Mexico has arrested one of the cartel hit men who castrate and behead their victims. It is a 14 year old who started his bloody work at the tender age of 11. (h/t Gateway Pundit)
Mexican police are searching for a 12-year-old boy hired as a hitman by a drug cartel, Morelos state prosecutors said. Police have been searching for the boy, known only by his nickname "El Ponchis," since late October, after military forces released him due to his young age.
He had earlier been arrested along with six suspected hitmen for the South Pacific Cartel. The suspects allegedly confessed they had killed several men found hanging from bridges in Cuernavaca, less than 100 kilometres south of Mexico City.
They said the boy was in charge of cutting the victims' heads and genitalia, according to local media. "We are looking for him but we still haven't arrested him," an official from the Morelos state prosecutor's office said, speaking on condition of anonymity because the investigation was still ongoing.
Cuernavaca, where many wealthy families from the capital keep a secondary residence, is also the site of a fierce battle between rival drug traffickers fighting for control of the Arturo Beltran Leyva cartel after its leader of the same name was killed by military forces last December.
President Felipe Calderon has dispatched 50,000 troops to contain Mexico's brutal drug war, but the four-year crackdown has so far failed to stem the bloodshed that has claimed 28,000 lives.
He was fleeing to America, when arrested with his sister who aided him, where his mother lives, presumable illegally.
CUERNAVACA, Mexico – The Mexican army has detained a 14-year-old U.S. citizen suspected of acting as a killer for a drug cartel. The boy said he had been working for the cartel since he was 11.
The much-rumored alleged young assassin nicknamed "El Ponchis" was captured late Thursday at the airport near Cuernavaca with his 16-year-old sister as they tried to catch a flight to Tijuana and flee the country, said an army official, who requested anonymity because he was not authorized to discuss the case.The sister told reporters that they planned to cross the border to San Diego, California, to go to their stepmother's house. She said their mother had sent money for the tickets, but she did not specify where the mother lives.
Morelos state Gov. Marco Adame Castillo said at a news conference that the boy was born in San Diego and that Mexican officials are researching whether he is a citizen of
Mexico as well. Although state courts usually handle crimes by juveniles in Mexico, state authorities have asked the federal government to take over the case because of the gravity of the crimes.
The teen told reporters early Friday he has worked for a drug cartel since he was 11 and that he participated in at least four decapitations. The source said his sister was accused of getting rid of the bodies by dumping them on streets and freeways."I participated in four executions, but I did it drugged and under threat that if I didn't, they would kill me," said the boy, who appeared calm and showed no remorse.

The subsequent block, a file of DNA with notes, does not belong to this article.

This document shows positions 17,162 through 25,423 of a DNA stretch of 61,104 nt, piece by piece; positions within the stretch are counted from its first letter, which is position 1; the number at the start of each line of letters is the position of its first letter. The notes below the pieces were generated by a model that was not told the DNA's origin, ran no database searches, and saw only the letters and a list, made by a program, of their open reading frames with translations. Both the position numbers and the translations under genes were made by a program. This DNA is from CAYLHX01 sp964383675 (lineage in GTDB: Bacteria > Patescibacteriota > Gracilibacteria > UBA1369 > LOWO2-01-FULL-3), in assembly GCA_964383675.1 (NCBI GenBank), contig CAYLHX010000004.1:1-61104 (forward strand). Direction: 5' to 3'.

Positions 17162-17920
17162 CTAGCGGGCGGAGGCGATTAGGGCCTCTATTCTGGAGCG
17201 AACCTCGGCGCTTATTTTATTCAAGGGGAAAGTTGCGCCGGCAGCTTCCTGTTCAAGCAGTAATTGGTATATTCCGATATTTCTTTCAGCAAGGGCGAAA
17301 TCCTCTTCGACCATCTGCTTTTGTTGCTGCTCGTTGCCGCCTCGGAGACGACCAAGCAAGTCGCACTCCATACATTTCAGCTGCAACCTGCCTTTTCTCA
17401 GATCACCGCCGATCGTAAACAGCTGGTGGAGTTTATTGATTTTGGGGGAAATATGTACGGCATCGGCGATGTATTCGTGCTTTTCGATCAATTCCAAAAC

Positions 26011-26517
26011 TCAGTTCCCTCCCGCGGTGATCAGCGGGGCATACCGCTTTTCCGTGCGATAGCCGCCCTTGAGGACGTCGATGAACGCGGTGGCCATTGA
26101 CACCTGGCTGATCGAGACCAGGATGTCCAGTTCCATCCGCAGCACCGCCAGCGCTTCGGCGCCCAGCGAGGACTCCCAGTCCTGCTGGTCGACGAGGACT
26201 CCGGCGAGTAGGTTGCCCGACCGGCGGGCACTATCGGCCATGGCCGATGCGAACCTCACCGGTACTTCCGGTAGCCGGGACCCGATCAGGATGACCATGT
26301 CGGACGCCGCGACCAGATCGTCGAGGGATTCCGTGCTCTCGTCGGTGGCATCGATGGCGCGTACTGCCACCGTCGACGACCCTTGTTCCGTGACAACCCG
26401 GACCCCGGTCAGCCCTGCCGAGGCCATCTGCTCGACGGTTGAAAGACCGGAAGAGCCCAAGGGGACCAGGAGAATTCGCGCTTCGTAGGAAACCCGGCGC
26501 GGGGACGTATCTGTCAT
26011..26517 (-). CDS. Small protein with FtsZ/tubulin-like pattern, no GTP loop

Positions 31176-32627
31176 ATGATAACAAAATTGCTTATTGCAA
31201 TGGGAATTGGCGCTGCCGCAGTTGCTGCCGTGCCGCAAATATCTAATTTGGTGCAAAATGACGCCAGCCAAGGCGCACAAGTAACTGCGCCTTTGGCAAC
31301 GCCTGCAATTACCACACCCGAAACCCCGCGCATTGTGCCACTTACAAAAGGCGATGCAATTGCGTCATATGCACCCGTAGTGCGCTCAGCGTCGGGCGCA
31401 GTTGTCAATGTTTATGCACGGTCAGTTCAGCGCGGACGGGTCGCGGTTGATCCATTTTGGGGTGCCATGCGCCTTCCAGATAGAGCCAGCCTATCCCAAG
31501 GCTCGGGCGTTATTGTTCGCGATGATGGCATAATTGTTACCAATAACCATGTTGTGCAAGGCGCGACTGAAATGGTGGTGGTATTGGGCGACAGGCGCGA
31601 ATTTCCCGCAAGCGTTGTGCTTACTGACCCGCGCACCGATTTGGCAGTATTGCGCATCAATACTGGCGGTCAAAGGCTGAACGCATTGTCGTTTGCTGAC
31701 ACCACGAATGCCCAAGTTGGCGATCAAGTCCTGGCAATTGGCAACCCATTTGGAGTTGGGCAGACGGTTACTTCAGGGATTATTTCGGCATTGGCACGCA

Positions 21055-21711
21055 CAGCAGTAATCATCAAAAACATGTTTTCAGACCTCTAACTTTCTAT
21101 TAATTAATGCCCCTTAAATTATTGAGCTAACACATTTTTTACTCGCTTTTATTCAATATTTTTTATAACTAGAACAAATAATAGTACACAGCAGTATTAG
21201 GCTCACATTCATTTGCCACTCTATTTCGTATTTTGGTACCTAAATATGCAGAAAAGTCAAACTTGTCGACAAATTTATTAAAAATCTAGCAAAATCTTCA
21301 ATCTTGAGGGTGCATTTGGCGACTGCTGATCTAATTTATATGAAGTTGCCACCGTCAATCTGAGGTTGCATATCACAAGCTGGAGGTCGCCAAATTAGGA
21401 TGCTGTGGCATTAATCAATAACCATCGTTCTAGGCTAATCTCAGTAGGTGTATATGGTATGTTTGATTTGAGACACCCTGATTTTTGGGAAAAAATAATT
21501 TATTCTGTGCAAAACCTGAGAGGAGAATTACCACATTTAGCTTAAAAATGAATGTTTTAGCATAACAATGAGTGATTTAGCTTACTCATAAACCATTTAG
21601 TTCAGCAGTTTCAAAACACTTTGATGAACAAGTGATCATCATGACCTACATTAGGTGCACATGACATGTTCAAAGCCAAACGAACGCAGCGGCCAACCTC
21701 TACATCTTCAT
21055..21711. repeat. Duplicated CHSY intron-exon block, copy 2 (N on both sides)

Another teenage sister accompanied the two, but officials said she was not suspected of being involved in the cartels."El Ponchis" wore blue jeans and a T-shirt and the detained sister jeans and a sweater when they were apprehended. Their airline tickets were already purchased.
The army did not specify where they were detained in the airport or whether they had already passed through security checks.
The attorney general for Morelos state said the two would turned over to state authorities, who handle crimes committed by minors in Mexico.
The two were suspected of helping the South Pacific Cartel headed by Hector Beltran Leyva, brother of Arturo Beltran Leyva, a top drug lord who was killed by Mexican marines in Cuernavaca a year ago.The boy said Friday he had been employed by the cartel since he was ll years old.
Rumors that have circulated for weeks of a killer named "El Ponchis" as young as 12
Hector Beltran Leyva's fight for control of the cartel has caused a major spike in violence in the state just south of Mexico City, and in neighboring Guerrero state, where the resort of Acapulco is located.
The siblings were living in a poor neighborhood of Jiutepec, a working-class suburb of Cuernavaca, known as a weekend getaway for Mexico City residents. The area has an industrial area with Nissan, Unilever and other factories, rustic single-level concrete homes and some farms.
Neighbors said the mother has worked in the San Diego area for some time, but none had information about the teenagers' father.
The interesting fact is that he would have qualified for the DREAM Act amnesty, as he has no criminal convictions and would have entered the U.S. before the age of 16. And he could not be deported until a decision was made on his case. And he could not be deported because he had no criminal convictions. So El Ponchis and his sister could have been free to continue their bloody work in the U.S. without any fear.